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ReelTalk Movie Reviews
A Smile and a Shoeshine
by Donald Levit

The “Opening Acts” series is comprised of Manhattan and Brooklyn neighborhood screenings of prior works by filmmakers in this year’s 52nd New York Film Festival. For Harlem’s Maysles Cinema, the partnership is especially appropriate. There, Albert Maysles talked with Festival director Kent Jones following his and late brother David’s Salesman plus sneak scenes from his own Iris, world premièring three-and-a-half-weeks afterwards in the “Spotlight on Documentary” category.

Charming nonagenarian fashion- and interior-designer Iris Apfel supplies New York humor and sensibility to Iris, while in contrast the ninety-minute Library of Congress National Film Registry “culturally, historically, or aesthetically significant” 1968 b&w is a picture of what now is called Middle America (in what seems the Middle Ages). Its no-narration portrait may look sarcastic today, but that is to read current cynicism into the American Dream and religiosity of yesterday.

There was editing, of course, by researcher/sound man David and Charlotte Zwerin, of Albert’s footage in order to afford coherence to this cinéma vérité or “Direct Cinema.” In every instance, permission was requested to enter residences with the salesmen, and releases were signed -- only one person refused -- though once settled in, the film crew as fly-on-the-wall becomes unobtrusive, invisible. Aside from sales spiel, dialogue is spontaneous, nothing staged or repeated, no one looks at the camera or seems aware of it.

The sole outside intrusion is no more than printed introductions of the four real-life Bible salesmen: Paul Brenna, Charles McDevitt, James Baker and Raymond Martos, for no discernible reason respectively nicknamed the “Badger,” “Gipper” (from “just win one for . . .”), “Rabbit” and “Bull.” They are Boston-based representatives of the Mid-American Bible Company, filmed over two months in much Northeast rain and snow, contrasted to later top-down rented convertible Florida sunshine in faux-Moorish Opalocka, sandwiched around a convention-cum-pep rally in Chicago.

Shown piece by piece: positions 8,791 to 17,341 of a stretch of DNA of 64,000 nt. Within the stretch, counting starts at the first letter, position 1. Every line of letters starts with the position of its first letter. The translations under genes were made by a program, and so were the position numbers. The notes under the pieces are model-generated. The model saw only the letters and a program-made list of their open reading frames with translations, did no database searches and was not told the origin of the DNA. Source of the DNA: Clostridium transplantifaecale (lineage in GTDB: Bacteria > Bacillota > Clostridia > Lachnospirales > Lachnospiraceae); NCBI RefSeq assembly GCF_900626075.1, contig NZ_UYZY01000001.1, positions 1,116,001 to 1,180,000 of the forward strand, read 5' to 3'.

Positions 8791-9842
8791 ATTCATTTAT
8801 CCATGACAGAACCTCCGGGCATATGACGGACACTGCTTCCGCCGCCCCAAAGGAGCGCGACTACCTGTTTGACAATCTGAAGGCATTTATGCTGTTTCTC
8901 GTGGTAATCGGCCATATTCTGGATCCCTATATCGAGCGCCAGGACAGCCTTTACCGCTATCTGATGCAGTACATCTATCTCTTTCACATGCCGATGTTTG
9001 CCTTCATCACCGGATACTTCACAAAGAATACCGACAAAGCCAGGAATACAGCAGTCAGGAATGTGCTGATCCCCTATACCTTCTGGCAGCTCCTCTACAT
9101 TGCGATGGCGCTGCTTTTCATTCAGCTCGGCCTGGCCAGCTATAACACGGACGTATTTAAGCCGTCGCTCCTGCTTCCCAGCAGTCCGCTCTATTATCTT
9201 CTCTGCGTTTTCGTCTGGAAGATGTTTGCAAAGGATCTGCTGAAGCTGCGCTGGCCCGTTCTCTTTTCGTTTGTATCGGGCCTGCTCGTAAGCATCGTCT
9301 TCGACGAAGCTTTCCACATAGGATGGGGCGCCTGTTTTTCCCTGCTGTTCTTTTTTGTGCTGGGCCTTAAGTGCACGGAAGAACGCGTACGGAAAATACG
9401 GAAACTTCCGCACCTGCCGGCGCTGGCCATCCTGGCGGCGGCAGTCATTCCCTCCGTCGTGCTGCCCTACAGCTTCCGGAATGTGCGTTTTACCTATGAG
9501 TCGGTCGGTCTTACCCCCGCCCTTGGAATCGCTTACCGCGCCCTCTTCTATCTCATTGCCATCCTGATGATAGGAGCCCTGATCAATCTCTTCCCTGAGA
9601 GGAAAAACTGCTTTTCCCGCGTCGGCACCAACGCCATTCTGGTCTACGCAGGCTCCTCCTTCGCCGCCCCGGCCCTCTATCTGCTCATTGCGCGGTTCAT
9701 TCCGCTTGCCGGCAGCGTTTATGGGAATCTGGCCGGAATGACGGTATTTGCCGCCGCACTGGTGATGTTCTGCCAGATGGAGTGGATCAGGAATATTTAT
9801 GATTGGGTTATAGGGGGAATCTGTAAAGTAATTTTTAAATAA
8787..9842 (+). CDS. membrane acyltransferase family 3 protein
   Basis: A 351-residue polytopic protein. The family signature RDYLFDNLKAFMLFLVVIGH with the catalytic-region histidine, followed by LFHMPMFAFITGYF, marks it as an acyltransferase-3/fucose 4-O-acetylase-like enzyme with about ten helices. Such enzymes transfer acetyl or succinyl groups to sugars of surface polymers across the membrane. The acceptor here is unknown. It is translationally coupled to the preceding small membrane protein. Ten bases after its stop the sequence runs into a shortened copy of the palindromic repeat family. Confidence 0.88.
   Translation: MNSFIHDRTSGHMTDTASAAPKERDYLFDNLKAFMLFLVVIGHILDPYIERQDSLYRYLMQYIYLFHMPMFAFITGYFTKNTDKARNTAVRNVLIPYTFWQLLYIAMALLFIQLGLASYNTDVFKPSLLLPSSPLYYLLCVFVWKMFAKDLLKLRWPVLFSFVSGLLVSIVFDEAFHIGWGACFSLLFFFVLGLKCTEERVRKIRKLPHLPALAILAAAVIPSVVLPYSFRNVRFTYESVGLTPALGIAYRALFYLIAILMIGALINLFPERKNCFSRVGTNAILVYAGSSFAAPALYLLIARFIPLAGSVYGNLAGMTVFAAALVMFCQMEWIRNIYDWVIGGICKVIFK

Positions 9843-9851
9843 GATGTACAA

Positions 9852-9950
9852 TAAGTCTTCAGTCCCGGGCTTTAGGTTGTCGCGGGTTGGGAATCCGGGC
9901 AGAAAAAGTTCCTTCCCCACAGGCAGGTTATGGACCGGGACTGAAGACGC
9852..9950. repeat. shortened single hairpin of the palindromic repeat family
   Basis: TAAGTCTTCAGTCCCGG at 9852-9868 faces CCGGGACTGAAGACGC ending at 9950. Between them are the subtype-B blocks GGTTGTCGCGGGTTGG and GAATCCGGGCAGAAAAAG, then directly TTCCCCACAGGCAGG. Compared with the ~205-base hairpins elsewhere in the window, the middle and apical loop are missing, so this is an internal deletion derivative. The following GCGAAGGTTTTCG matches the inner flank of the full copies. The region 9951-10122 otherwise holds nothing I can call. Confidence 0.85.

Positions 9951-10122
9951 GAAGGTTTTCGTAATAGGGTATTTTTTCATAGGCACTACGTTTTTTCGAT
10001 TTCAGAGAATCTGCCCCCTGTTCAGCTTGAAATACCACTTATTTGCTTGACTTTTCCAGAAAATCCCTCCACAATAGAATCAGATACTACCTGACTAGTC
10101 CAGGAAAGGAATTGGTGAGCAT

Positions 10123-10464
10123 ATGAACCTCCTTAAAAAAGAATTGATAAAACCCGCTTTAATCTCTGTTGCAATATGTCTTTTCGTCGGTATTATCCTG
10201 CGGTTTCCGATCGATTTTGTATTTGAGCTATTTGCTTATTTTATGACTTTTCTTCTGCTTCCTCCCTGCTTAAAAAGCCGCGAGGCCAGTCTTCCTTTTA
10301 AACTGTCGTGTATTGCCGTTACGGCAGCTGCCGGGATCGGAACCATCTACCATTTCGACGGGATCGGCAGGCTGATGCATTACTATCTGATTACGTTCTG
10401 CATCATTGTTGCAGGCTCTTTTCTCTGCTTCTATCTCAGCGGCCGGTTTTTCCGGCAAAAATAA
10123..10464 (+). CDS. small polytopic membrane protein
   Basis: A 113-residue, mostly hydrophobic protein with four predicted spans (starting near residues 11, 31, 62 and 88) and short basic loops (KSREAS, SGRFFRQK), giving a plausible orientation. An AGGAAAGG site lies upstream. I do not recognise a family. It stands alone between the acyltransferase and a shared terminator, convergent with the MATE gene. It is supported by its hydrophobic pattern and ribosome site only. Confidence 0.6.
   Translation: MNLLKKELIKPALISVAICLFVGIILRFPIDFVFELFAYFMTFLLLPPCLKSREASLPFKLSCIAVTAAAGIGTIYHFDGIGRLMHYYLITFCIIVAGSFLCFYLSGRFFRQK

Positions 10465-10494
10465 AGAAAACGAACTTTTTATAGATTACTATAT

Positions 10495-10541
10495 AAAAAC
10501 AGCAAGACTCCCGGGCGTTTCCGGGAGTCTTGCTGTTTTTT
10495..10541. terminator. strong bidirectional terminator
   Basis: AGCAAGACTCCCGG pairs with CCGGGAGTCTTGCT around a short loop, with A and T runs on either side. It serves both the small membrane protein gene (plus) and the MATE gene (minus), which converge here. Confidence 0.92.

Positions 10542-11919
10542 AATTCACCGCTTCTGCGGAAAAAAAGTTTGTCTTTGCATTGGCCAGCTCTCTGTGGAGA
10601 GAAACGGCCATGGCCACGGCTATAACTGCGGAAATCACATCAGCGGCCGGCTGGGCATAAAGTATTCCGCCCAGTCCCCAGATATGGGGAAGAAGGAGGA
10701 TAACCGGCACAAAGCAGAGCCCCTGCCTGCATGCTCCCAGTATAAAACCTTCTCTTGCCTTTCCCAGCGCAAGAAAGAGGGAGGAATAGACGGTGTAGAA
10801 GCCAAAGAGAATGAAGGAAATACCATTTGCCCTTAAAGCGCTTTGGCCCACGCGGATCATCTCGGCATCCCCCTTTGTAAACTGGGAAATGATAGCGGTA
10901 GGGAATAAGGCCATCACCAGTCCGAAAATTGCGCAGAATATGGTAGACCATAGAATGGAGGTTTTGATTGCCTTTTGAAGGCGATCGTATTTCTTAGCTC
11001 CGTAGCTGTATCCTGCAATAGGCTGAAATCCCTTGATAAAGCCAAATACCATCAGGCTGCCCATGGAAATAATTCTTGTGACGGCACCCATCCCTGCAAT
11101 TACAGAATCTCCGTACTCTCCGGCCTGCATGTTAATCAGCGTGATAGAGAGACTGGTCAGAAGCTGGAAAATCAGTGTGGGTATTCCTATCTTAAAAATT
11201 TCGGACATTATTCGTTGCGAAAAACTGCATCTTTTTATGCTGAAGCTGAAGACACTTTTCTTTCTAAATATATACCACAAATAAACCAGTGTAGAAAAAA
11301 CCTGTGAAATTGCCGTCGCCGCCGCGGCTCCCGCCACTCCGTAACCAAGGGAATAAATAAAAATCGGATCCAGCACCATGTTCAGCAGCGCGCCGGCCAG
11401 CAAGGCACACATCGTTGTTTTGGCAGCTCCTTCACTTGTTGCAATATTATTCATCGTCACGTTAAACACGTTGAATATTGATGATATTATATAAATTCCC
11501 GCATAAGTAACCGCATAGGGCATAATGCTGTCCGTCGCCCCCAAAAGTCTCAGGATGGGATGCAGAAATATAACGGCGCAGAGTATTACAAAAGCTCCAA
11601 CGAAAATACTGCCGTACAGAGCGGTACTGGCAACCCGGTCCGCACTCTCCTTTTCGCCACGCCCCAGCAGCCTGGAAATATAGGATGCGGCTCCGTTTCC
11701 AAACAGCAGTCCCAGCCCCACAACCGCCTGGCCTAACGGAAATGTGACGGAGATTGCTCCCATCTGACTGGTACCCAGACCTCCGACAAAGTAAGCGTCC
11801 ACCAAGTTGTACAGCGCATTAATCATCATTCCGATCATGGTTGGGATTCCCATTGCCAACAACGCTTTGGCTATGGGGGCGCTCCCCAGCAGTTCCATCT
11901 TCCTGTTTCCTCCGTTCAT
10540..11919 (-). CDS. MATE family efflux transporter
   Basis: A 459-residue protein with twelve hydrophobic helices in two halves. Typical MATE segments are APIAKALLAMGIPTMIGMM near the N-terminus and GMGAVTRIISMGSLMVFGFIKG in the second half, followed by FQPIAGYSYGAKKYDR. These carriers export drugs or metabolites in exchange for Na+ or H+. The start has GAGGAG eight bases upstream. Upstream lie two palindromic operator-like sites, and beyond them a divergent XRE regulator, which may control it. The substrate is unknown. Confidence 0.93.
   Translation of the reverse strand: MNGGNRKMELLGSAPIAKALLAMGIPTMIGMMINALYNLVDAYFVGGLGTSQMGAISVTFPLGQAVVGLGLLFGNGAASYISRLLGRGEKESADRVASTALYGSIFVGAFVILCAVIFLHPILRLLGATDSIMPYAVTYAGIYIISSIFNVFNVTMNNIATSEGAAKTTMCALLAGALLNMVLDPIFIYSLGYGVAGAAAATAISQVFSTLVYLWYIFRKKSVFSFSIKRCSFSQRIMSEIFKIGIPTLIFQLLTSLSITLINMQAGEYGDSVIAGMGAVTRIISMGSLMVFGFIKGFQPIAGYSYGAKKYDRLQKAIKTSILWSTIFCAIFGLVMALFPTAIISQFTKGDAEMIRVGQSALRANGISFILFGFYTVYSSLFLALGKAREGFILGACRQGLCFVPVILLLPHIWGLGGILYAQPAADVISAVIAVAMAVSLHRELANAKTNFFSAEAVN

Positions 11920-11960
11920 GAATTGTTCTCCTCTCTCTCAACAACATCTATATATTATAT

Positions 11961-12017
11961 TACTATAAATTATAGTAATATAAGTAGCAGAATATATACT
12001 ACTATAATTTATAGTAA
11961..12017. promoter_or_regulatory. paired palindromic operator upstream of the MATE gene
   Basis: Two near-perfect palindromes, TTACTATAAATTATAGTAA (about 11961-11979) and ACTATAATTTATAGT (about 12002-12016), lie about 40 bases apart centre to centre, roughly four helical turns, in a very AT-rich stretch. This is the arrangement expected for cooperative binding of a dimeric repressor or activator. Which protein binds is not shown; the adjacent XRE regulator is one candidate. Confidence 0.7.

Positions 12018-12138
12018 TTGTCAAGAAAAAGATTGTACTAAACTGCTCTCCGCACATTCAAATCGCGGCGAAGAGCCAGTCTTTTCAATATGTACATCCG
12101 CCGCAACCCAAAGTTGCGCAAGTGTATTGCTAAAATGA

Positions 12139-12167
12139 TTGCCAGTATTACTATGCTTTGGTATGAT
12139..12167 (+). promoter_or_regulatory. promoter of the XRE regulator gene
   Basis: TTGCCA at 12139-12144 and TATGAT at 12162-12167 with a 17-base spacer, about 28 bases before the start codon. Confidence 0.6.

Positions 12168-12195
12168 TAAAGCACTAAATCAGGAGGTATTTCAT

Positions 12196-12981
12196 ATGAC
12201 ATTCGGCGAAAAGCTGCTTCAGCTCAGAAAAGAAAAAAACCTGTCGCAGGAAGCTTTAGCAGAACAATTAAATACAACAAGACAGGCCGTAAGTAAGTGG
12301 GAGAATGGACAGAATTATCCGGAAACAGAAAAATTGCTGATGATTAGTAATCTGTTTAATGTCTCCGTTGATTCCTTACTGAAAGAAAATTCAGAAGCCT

They pitch a gaudy illustrated Bible and optional accessories, starting at $49.95, to working class Catholics in a Boston out of Mystic River and in the Miami area of exiled Cubans, tipsy housewives and young couples with kids but no money for the rent.

This is another time and place -- another country -- in which everyone smokes everywhere and no one car pools or removes his tie and, often in pairs, unknown salesmen are welcomed into family kitchens, parlors and living rooms.

Nor does anyone laugh at the award to the “World’s Greatest Salesman of the World’s Best Seller” in the Edgewater Beach Hotel nor at the fervent boosterism touting the “self-satisfaction of being about your Father’s business [italics mine] in serving others” nor at Milbourne Feltman’s presence as sales “theological consultant.”

Aside from two brief and one-ended long-distance calls, there is no indication of the drummers’ personal lives. In the repeated monotony of motel rooms that mirror the repeated monotony of life, they sort prospective buyers’ addresses and receipts and discuss sales or, increasingly, lack of sales. Brennan appears much the key figure and, as business takes a Willy Loman downturn in results and an uptick in “delinquent accounts,” even this formerly assured Irish-American begins to “seem negative” and doubt his own abilities and future. Norman Rockwell idealization slips towards a new America forged in individual assassinations and riots at home and mass deaths in Southeast Asia.

(Released by Criterion Collection and rated "G" by MPAA.)


                                                                                                                                                                               
 
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